Saturday, December 19, 2015

The Heart of Darkness

In the last few weeks, I have unfortunately witnessed several individuals making disparaging, bigoted, fear-mongering, and racist remarks about Arabs and Muslims*. While people displaying their ignorance and hate on social media isn't anything new (alas) - what really and truly upset me was that in their own photos and posts, showing them dripping in Afghani/Kuchi jewelry, Egyptian fringe, while laying on Berber and Persian textiles, these people claimed to also be bellydancers.  From a variety of styles. 

That pretty much broke my brain.  I don't see how you can claim to teach and/or perform this dance, decorate yourself and your living space in objects originating primarily from Arabic and Muslim cultures, and make money off of it, while totally trashing the people largely responsible for all of it.

Whether you're doing Turkish, Egyptian, ATS, Tribal Fusion, Vintage Oriental or Fusion, the roots are clearly there, and when you study and practice a dance, you are (or should be) acknowledging where that dance came from.  Even if you want to claim the fantasy that this dance was done thousands of years ago in temples to honor Isis, Ishtar, or Inanna (which it could have been, we have no way of knowing for sure either way) as a way of divorcing it from the modern culture, you're wearing costuming and jewelry, and decorating with objects made by people LIVING in that culture right now.  Who are not terrorists or extremists, and are just trying to get through life with as little hassle as possible.

Even if you claim that all of your stuff is made here (be it the Americas, or Europe, or anywhere NOT the Middle/Near/Far East), that doesn't take away the responsibility of cultural responsibility.** Here in the United States, we don't just study only American History - there are mandatory curriculum classes in World and European History. Why? Because it's important to know these things, how everything and everyone evolves, and how we are all interconnected globally. So the same is true for modern fusions of the dance - know the evolution, know the roots, respect them.

Which brings us to a very hot and relevant topic in bellydance right now - cultural appropriation, a phrase that often causes hackles to raise - and with good reason on all sides.

First, let's look at the definition of the word appropriate, which in this application means: "to take to or for oneself; take possession of, or to take without permission or consent; to seize; expropriate; to steal." Now, notice the difference in definition for the word appreciate - "to be grateful or thankful for; to value or regard highly; place a high estimate on; to be fully conscious of; be aware of; detect: to raise in value."

To appropriate is to disregard or disrespect the origin of something, while using it for your own gain.  To appreciate is to acknowledge and respect the origin, while raising positive awareness for it through your actions. 

I would rather be guilty of cultural appreciation than appropriation, wouldn't you?

There are those out there using the tagline of "cultural appropriation" not as a means to open up a dialogue (which should be the intent right?) but to draw attention to themselves, as in "I'm pointing out the wrong, praise me for showing how wrong these people are, I did a good thing, and you should totally vilify them."  That's about operating a personal agenda, not raising social awareness and sensitivity - and that sort of tactic tends to bruise more than it heals. It's frustrating, and it's the easy way out, because it is much more scary and difficult to open up a conversation with the Other.  We can get comfortable behind our screens - but so much more good can be done face to face. (And yes, I realize the inherent irony here of a blog, but I definitely work on practicing what I write about in "real life.")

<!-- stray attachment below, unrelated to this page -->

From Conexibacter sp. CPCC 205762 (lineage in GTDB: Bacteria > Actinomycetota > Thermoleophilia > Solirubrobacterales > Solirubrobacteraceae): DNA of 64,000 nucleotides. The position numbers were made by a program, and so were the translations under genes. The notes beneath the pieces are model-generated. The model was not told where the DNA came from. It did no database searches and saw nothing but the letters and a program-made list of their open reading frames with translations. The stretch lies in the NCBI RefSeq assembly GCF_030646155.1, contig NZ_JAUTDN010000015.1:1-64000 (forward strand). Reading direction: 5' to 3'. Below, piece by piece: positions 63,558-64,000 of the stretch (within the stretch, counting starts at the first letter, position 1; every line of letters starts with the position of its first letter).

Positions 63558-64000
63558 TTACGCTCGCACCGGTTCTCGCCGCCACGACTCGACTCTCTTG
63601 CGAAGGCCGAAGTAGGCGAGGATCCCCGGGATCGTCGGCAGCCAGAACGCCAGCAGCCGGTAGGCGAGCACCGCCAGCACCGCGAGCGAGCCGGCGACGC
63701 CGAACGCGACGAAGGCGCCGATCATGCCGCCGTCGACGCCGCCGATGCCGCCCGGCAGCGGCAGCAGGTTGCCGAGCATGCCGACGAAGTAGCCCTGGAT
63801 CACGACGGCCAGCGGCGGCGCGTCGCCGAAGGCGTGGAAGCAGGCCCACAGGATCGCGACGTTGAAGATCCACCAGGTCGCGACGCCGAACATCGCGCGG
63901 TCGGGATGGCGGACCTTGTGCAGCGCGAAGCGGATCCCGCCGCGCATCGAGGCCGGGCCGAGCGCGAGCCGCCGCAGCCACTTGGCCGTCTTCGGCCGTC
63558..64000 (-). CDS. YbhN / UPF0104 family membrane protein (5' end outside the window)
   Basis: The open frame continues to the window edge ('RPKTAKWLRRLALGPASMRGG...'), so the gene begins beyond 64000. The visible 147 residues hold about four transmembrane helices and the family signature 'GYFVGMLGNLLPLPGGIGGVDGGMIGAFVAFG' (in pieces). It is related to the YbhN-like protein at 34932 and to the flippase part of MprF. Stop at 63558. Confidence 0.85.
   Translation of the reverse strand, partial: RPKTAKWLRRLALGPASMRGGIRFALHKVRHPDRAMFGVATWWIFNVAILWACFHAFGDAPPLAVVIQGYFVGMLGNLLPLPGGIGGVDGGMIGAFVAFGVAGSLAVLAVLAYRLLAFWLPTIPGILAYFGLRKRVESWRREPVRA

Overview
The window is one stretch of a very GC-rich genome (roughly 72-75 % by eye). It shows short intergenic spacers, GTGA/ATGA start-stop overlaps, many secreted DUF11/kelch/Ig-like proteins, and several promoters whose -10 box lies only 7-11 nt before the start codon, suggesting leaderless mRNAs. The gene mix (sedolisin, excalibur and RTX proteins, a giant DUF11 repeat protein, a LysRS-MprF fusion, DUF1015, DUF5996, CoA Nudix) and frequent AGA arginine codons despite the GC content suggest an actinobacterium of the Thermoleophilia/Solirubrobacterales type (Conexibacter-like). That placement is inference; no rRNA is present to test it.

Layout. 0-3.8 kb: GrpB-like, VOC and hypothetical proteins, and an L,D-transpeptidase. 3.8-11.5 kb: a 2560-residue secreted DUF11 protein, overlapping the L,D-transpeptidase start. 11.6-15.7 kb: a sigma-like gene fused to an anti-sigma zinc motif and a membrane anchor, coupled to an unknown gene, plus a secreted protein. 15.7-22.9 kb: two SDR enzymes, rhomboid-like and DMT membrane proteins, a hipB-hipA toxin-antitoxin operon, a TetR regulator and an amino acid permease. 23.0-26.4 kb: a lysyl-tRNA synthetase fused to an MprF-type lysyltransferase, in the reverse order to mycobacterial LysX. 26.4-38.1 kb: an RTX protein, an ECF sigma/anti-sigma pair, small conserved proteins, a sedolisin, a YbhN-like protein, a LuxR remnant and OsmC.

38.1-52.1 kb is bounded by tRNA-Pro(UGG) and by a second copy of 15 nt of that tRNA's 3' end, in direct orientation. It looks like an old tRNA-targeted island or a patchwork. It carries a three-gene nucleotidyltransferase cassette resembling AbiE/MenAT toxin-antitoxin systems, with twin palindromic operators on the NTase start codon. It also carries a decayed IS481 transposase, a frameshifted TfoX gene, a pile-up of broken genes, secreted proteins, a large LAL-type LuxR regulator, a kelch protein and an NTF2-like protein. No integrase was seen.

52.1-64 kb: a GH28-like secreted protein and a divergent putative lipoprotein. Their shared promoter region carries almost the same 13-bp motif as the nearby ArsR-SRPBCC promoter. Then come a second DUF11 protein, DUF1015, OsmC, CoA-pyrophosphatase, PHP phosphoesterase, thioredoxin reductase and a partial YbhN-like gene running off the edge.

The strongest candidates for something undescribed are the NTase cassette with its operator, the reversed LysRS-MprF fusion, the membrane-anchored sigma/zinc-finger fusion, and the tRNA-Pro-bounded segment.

With that said, it's vitally important for bellydancers to listen, understand, and address these concerns. When someone raises the cultural appropriation flag, we should not look at it defensively as someone yelling at us "You need to stop dancing!" but rather ask ourselves, "What are we doing to honor this dance?"

It is also very important for us to understand what and how the younger generations see us.  As I have mentioned earlier on in the year and last year - there is a decline in younger students.  One of the many reasons for this is that young people are far more culturally aware and sensitive now than ever. They don't want to be involved in something that seems offensive and outdated. So we must ask ourselves, "Are we aware of how we are representing the dance?"

So that solution part I mentioned earlier? Regardless of what style you dance, understand it's definitive connection to both Arab and Muslim cultures.  The least you can do is be respectful of those cultures - and the most you can do is immerse yourself in learning about them, from classes to travel abroad, or within your hometown. Reach out to help with refugees through donations or services, be an advocate against hate speech.  Learn, know, and respect the roots of your dance by treating those people as you would wish to be treated.  That's human thing to do.

*I specifically say "Arabs and Muslims" because not all Arabs are Muslim (they can be Christian, Jewish, Atheist, or whatever), nor are all Muslims of Arabic descent (Turks, Pakistani, Indian, Indonesian, Caucasian, etc).  Hopefully this is not a newsflash, but from the state of the Internet, it seems a lot of folks don't understand this.

**Most bellydance imports today are made in North Africa (Egyptian, Morocco, etc), Turkey, India, Pakistan, and Indonesia.  I can guarantee for you that the majority of those workers aren't Christian white folk.